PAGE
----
Tips on how to approach CAT Reading Comprehension passages
- Don’t get into the minor details of the passage; just focus on what each paragraph has to say
- As you read, create a map of the passage; you must remember what thing is located where in the passage
- Once you read the question, come back to the part of the passage that is likely to have the answer
- Compare the options and eliminate the incorrect choices based on the evidence that you see in the passage
- Choose the answer once you are convinced of the right choice
THE question whether war is ever justified, and if so under what circumstances, is one which has been forcing itself upon the attention of all thoughtful men. On this question I find myself in the somewhat painful position of holding that no single one of the combatants is justified in the present war, while not taking the extreme Tolstoyan view that war is under all circumstances a crime. Opinions on such a subject as war are the outcome of feeling rather than of thought: given a man's emotional temperament, his convictions, both on war in general, and on any particular war which may occur during his lifetime, can be predicted with tolerable certainty. The arguments used will be mere reinforcements to convictions otherwise reached. The fundamental facts in this as in all ethical questions are feelings; all that thought can do is to clarify and systematize the expression of those feelings, and it is such clarifying and systematizing of my own feelings that I wish to attempt in the present article.
The question of rights and wrongs of a particular war is generally considered from a juridical or quasi-juridical standpoint: so and so broke such and such a treaty, crossed such and such a frontier, committed such and such technically unfriendly acts, and therefore by the rules it is permissible to kill as many of his nation as modern armaments render possible. There is a certain unreality, a certain lack of imaginative grasp about this way of viewing matters. It has the advantage, always dearly prized by lazy men, of substituting a formula, at once ambiguous and easily applied, for the vital realization of the consequences of acts. The juridical point of view is in fact an illegitimate transference, to the relations of States, of principles properly applicable to the relation of individuals within a State. Within a State, private war is forbidden, and the disputes of private citizens are settled, not by their own force, but by the force of the police, which, being overwhelming, very seldom needs to be explicitly displayed. It is necessary that there should be rules according to which the police decide who is to be considered in the right in a private dispute. These rules constitute law. The chief gain derived from the law and the police is the abolition of private wars, and this gain is independent of the question whether the law as it stands is the best possible. It is therefore in the public interest that the man who goes against the law should be considered in the wrong, not because of the excellence of the law, but because of the importance of avoiding the resort to force as between individuals within the State.Question: Which of the following would be an appropriate title to the passage?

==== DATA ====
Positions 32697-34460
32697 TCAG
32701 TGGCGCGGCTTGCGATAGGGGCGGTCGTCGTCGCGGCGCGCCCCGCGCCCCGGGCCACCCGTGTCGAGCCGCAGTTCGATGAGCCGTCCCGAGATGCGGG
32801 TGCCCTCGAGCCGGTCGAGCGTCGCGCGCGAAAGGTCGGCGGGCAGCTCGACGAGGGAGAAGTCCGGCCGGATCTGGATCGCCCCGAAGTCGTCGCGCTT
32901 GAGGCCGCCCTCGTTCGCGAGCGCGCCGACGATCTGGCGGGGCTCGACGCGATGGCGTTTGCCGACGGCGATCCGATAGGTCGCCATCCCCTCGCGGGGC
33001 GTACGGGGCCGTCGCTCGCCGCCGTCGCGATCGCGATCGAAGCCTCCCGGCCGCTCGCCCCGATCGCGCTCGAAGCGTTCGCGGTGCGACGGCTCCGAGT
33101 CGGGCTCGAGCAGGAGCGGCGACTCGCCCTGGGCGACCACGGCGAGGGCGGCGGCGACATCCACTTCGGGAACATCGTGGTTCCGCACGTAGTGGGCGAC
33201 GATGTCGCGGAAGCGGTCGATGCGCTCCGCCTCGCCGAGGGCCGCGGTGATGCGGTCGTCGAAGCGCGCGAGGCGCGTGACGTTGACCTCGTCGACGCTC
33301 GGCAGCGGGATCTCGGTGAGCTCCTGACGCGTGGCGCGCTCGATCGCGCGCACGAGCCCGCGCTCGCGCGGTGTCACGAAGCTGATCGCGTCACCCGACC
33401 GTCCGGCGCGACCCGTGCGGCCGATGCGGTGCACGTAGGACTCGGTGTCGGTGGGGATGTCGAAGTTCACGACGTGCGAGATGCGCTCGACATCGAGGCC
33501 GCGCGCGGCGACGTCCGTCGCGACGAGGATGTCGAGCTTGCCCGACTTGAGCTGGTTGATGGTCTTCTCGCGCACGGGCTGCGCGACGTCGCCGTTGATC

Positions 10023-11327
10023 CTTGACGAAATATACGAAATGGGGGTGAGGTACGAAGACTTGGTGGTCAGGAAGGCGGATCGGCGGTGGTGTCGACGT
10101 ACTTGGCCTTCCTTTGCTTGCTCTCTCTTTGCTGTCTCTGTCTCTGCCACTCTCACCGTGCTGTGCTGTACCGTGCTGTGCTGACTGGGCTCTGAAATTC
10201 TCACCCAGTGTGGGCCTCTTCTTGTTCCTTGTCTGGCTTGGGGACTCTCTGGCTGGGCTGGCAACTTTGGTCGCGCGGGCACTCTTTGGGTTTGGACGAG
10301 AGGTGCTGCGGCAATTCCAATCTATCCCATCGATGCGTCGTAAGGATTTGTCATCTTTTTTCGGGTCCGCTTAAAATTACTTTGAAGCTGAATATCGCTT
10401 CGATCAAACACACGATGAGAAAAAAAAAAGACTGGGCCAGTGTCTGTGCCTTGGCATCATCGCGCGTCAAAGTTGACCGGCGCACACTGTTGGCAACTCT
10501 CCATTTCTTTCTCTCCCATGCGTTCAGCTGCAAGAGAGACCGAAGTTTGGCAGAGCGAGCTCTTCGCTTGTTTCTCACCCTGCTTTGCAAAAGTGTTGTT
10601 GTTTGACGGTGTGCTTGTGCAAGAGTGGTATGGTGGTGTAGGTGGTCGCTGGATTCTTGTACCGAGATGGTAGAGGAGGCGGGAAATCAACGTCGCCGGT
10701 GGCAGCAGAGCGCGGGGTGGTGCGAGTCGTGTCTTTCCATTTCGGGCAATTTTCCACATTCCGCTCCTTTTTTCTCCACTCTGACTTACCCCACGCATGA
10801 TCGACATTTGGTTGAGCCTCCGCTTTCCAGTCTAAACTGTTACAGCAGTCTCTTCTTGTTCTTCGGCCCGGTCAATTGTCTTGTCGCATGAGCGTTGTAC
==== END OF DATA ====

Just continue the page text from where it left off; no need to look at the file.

The do’s and don’ts of war
War- A historical perspective
The Ethics of War
The moral justification of war
Question: What is the main purpose of the author?
To justify the necessity of war through arguments
To prove that war is unnecessary and cannot have any moral justification
To discuss the justification of war through arguments
To juxtapose internal law and war and do a comparative analysis
Question: The author is most likely to agree with which of the following?
Tolstoy believed that war under all circumstances is a crime
Private wars are very much likely within a state
Mankind should avoid war as far as possible
All of the above